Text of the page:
Hyde advises: 'Communicate with everyone simultaneously (internally and externally).' His only caveat is in the case of a 'share price sensitive' situation, in which case all stock exchanges should be prioritised.
Involving the legal team from the start is essential, but striking the right balance of involvement is of equal importance. Communication is essential in a crisis, and this is where the lawyer and the communicator may be at loggerheads.
The lawyer can often slow the communication and management process while considering the legal implications. In addition, Hyde says: 'Very often, the legal argument is not the one you want deployed.'
The role of the lawyer is to keep stating the legal case, but not to manage the crisis. This is vital, says Langford: 'They need to understand the issues of culpability and liability as communicators need to understand the court of public opinion.' It is public opinion that will ultimately decide whether or not the company survives the crisis.
One of the most positive developments in crisis communications in recent years is the internet.
'Electronic communications help you to move with the speed of the crisis and not be limited by the speed of the company,' says Hemus. Timing and speed of reaction are paramount.
Deciding which channels to use when sending out responses and statements can depend greatly on whom the messages are intended to reach, and when.
But the internet can be a great ally, as well as an adversary, in a crisis.
'Previously, people's perceptions were formed in a 24-hour timeframe.
Now they are formed within an hour,' explains Hemus.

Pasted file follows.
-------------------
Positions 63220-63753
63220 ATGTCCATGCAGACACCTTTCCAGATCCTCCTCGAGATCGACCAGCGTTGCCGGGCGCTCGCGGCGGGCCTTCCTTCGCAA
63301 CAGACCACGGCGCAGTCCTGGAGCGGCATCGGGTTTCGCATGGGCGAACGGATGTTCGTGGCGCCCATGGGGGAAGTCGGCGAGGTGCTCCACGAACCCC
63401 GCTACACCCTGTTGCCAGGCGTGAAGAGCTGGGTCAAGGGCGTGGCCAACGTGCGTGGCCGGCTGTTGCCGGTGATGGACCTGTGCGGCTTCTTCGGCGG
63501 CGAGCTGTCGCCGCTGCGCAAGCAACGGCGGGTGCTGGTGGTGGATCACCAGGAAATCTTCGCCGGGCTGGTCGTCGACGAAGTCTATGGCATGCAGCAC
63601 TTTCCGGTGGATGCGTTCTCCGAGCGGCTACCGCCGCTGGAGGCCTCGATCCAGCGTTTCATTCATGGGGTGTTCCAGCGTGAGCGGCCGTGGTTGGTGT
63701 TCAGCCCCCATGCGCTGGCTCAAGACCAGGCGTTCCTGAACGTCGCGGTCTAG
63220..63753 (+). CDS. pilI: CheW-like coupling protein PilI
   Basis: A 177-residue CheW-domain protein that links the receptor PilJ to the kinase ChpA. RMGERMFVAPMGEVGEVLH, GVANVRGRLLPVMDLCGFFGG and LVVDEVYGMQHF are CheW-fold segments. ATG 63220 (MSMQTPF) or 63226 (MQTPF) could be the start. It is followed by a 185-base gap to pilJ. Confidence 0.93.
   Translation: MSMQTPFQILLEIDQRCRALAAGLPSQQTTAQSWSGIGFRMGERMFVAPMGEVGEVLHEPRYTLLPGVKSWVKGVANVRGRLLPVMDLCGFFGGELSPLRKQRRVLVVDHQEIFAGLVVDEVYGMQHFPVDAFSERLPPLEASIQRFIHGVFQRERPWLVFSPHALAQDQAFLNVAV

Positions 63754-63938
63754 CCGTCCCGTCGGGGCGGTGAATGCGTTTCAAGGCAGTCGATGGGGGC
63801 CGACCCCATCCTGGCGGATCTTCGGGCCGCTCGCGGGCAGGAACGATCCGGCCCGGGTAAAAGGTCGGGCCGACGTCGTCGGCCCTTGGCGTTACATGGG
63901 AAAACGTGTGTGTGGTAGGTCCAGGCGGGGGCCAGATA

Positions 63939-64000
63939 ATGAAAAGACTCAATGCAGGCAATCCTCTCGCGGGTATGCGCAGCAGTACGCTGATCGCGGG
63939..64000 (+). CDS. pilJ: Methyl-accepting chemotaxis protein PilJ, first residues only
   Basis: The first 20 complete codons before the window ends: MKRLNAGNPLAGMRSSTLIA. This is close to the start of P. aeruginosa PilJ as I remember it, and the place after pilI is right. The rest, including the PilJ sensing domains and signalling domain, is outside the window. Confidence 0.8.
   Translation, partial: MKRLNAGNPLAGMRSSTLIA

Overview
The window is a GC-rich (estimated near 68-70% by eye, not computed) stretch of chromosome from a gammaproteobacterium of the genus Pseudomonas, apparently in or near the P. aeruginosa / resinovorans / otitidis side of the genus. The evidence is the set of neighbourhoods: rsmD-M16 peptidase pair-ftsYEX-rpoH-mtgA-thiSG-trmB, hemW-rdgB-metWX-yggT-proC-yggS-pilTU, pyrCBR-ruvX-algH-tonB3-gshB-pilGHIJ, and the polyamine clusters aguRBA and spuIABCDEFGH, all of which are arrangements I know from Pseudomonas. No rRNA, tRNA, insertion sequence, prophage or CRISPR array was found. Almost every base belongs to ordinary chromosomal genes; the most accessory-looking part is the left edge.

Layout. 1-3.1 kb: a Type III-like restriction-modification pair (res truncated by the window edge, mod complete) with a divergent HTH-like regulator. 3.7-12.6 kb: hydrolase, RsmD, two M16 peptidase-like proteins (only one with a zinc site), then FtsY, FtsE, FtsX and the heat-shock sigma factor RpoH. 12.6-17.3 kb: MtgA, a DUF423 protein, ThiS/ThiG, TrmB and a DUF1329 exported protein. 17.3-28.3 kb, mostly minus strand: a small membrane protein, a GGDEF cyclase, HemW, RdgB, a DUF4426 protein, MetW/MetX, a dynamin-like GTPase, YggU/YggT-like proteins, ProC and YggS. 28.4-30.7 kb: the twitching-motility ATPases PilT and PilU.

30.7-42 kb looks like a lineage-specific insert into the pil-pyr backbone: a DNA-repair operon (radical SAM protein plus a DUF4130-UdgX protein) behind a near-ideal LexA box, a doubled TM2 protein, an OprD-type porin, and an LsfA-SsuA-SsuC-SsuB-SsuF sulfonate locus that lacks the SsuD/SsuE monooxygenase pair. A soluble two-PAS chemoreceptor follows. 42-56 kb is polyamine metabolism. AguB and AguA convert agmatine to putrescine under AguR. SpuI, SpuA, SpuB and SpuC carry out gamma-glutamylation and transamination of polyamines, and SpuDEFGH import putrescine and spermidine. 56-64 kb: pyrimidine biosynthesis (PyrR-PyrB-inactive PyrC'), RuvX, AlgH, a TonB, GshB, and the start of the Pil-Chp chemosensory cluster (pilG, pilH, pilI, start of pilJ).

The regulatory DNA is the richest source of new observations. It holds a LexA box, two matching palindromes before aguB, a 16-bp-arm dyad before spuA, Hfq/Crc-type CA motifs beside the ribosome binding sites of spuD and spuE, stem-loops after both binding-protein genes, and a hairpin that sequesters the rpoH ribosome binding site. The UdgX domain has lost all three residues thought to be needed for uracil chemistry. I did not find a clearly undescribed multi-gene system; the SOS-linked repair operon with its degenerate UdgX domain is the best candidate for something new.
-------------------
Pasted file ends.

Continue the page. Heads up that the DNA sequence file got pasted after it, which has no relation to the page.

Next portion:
Nevertheless, traditional forms remain valuable. While an email can be sent quickly to a mass audience, a telephone call to an influential journalist can achieve a lot more, says Hyde.
Very importantly, communication should be two-way. Market research is an invaluable tool during a crisis.
Langford says: 'In every situation I have handled, where we've conducted daily research among stakeholders it has been invaluable help. If you just read the headlines, the company can over-react.'
The need to share crisis experience has never been greater. And, while the checklist is an up-to-date guide for companies, Hemus warns: 'A crisis cannot be managed by checklists.'
Ultimately, the list is there to help management make decisions, but only preparation and practice can shore up crisis handling.
The experts give their view on the most critical factors to manage in a
- Types of risk
- Who would be impacted?
- Health and safety
- Who would find out about it and how?
- Has it happened before?
- What do we know about the situation?
Team leader: depending on scale of crisis, in most serious cases, the
Co-ordinator: manage crisis processes, co-ordinate planning and team
CFO: assess business and cost implications of all actions Operations
manager: manage production and technical issues
Lawyer: brief on legal implications and liabilities
PR: manage all communications issues
- Reduce to A4/filofax size, lodge on laptop or Palm pilots
- Decision tree - tracks likely course of info gathering and decision
- Alert and call-out telephone numbers and email contacts for key
- Crisis Manual containing detailed information and data, updated
regularly and managed by the co-ordinator Audiences
Internal: employees/family, management, corporate, front of house (sales
and night security), trade unions, sister companies and/or group
External: stock exchanges and financial community (analysts,
journalists, etc), regulators and ministries, politicians, customers,
consumers, distributors, contractors and suppliers, shippers, victims
and families, local communities, interest groups and relevant NGOs,
media (including newswires, online media and agencies)
- One legal representative on crisis team to assess and advise on legal
implications and liabilities
- Legal team not necessarily part of the crisis team, but there to be
involved in legal strategy
- Legal representative may change as expertise requirement changes (eg
in-house corporate lawyer may be advised by QC)
- Face-to-face briefings
- Telephone helpline
- The media
- The internet (chatrooms, bulletin boards, corporate website)
- Market research (two-way communication)